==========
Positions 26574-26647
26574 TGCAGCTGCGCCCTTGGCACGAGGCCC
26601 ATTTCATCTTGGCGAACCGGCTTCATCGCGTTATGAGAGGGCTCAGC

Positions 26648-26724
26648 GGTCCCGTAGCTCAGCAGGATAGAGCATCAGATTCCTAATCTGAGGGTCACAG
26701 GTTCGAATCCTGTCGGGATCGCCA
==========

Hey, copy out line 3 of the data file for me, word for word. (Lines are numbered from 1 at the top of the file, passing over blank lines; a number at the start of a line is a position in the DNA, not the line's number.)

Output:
26601 ATTTCATCTTGGCGAACCGGCTTCATCGCGTTATGAGAGGGCTCAGC